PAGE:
Enhancing Recreation on Small Woodlands

Photo: Jeffrey DeBell
Photo 1: This newly built trail will allow the owners to comfortably descend steep slopes to the lower part of their property, something they almost never did without the trail. Photo: Jeffrey DeBell

In surveys of family forest owners and their motivations, the top-ranked reasons for owning woodlands usually involve things like enjoying nature, privacy and tranquility, seeing wildlife, and just getting away from the noise and pace of urban life. These activities and goals can be grouped under the broad umbrella of recreation, which may include everything from traditional activities such as camping or hiking to the more recent idea of “forest bathing” imported from Japanese culture.

One way of thinking about recreation is in terms of providing experience. When you think about experience, it is important to include people in the equation, because the best experiences are a combination of enjoying the woods as well as the company of friends and family. Enhancing experience is another objective that can be integrated with goals such as keeping the woods healthy, enhancing wildlife habitat, generating income, minimizing fire risk, etc.

There is not a great deal of information available that specifically focuses on enhancing woodland experience, but it can mostly be accomplished using techniques already familiar to woodland owners, such as planting, managing understory vegetation, thinning, pruning, and harvesting trees. To help you think about the planning considerations, a useful place to look is large public gardens, which have some characteristics relevant to managing recreation on woodland properties. For instance, the goals are similar – creating an enjoyable experience among plants and the natural world. Also, the scale of public gardens, often in the tens of acres, is similar to that of many woodlands.

The need to tend the property in order to favor desired plants and suppress undesired plants exists in both the gardens and the woods. There are certainly important differences as well, such as in how the properties are financially supported, frequent use of irrigation and fertilizer in gardens, and the number of people to be accommodated, but some of the design concepts from public gardens translate well to family owned woodlands.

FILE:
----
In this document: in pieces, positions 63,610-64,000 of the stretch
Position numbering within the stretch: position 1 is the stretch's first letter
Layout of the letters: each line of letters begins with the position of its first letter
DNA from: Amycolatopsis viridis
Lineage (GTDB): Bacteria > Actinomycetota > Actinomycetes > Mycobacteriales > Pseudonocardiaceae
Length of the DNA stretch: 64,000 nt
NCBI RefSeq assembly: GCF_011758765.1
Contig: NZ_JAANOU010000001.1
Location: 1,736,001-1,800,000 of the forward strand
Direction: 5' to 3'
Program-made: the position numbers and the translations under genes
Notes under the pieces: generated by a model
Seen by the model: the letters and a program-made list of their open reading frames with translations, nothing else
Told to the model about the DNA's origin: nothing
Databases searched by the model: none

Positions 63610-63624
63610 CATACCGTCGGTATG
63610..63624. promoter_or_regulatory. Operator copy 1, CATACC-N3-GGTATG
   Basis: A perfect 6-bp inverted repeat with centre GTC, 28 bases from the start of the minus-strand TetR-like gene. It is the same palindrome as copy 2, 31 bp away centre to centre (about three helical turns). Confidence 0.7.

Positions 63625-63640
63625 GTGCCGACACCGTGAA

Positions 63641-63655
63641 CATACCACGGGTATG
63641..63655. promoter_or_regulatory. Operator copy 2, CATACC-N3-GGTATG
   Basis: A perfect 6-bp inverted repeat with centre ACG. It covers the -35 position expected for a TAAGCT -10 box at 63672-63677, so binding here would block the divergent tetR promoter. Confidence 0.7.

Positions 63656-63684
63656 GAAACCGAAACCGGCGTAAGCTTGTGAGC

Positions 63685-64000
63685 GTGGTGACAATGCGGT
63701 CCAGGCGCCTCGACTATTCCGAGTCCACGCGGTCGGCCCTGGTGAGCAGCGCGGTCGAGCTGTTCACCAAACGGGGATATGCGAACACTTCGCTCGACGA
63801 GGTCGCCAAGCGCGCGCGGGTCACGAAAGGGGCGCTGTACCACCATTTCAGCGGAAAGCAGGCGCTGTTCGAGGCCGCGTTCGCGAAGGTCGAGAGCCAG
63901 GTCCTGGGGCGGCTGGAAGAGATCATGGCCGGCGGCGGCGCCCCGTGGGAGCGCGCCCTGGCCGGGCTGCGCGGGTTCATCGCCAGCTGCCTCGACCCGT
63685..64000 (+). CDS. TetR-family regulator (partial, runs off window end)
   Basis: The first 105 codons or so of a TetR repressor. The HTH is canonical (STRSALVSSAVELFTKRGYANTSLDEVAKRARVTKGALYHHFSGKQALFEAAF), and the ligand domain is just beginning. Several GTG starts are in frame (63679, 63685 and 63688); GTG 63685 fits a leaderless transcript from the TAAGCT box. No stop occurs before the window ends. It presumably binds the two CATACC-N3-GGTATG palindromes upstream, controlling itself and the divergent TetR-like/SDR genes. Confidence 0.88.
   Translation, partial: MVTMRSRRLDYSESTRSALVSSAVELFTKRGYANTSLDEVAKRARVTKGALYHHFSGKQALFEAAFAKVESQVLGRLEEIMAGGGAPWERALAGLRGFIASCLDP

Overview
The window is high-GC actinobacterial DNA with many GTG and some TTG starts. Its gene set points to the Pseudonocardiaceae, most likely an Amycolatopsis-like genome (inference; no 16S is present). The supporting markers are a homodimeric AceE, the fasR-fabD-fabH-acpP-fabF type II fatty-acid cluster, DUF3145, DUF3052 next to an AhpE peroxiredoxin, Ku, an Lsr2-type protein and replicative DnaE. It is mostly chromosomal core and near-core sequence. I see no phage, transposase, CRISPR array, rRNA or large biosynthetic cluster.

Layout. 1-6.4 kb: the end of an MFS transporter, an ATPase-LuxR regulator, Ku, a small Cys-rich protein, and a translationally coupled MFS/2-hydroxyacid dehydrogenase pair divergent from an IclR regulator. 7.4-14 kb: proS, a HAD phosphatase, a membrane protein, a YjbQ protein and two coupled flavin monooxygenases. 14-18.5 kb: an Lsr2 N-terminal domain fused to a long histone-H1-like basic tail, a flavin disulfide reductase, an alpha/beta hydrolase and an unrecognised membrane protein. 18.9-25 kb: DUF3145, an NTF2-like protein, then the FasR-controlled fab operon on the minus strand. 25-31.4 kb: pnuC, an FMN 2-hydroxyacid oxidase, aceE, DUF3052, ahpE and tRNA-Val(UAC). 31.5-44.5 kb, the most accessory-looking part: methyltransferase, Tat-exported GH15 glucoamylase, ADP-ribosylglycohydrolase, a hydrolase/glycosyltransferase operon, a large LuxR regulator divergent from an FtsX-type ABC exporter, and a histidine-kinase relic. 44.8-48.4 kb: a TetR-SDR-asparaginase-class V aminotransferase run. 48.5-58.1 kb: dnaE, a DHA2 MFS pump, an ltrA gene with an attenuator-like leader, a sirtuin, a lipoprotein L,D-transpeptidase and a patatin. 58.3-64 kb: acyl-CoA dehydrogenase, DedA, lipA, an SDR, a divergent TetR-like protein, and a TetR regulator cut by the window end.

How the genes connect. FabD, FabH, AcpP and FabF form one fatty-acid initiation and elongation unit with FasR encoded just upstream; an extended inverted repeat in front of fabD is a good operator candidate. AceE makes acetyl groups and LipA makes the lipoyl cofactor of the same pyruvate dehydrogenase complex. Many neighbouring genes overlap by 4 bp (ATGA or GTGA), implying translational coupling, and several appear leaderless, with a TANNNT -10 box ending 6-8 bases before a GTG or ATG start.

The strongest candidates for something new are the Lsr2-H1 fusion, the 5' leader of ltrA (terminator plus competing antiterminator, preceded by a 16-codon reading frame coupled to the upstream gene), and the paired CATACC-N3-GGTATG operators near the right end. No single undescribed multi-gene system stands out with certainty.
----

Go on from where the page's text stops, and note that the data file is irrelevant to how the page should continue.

The following ideas can be used to enhance the experience of being in the woods on your property. These are not intended to be separate from other management activities that you have planned, but rather another set of considerations to work into the overall decision. The art of forestry is not in the technical knowledge required to maximize specific objectives, but in the ability to weave together the tradeoffs of different options to achieve the best overall balance for your goals.

 

Think About Who, What and When

It is useful to start by thinking about who will be using the area, what they will be doing, and when this will happen. Knowing these things will help clarify needs. For instance, you might modify trail design to better accommodate people who would have difficulty with steeper or more rugged conditions. A track to ride mountain bikes would set up differently than a route for riding horses. And camping in cold or wet conditions might lead you to design the site a little differently than if it were only used in warm, dry weather.

 

Create Contrasting Conditions

It will be more interesting to visit different parts of your property if there are a variety of conditions to see. In forestry, we refer to these contrasting areas as stands, while in garden design they are often thought of as “rooms” having differing themes. If you are lucky, your property may already have a lot of variation. However, it is common on small parcels to have fairly uniform conditions across the whole ownership. If your property consists of older trees and dense woods, then it is fairly easy to create variation. You can use harvesting to introduce areas with young trees and open conditions, or thinning to establish contrast between dense patches where the overstory trees dominate and more widely spaced areas where enough light makes it through the crowns to allow a lush understory.

If your property is currently covered in very young forest, the options are more limited, but you can still use planting of different tree or shrub species to create patches with differing appearances or character. It is very important to think about scale when defining areas, and to size the areas appropriately for your property. On a small parcel, each area might only be 1 or 2 acres, while if you own a hundred acres, you could have zones of 5 to 20 acres. Creating contrast is not only useful for human interest, but also for wildlife use. If it looks and feels different to you, it often has different values for wildlife as well. Increasing the number of forest conditions typically increases the number of wildlife species that will be present on your property.

 

Identify Special Places

Even the smallest woodland properties normally have some unique features or places. The analog in garden design is focal points. These are things that draw our eye or encourage us to move to explore the area in more detail. Examples might include a particularly large or picturesque tree, a moss-covered log or rock, a patch of a favorite woodland plant, or perhaps a spot with a view to the distance. Sometimes, a place can be special not because of its physical characteristics but because of memories of things that happened there. Examples might be the memory of camping or picking berries or sitting around the campfire with family or friends. Regardless of whether it is a physical feature or memories of past experiences, these spots add character to the woods and enrich the experience of being there.

 

Provide Access and Wayfinding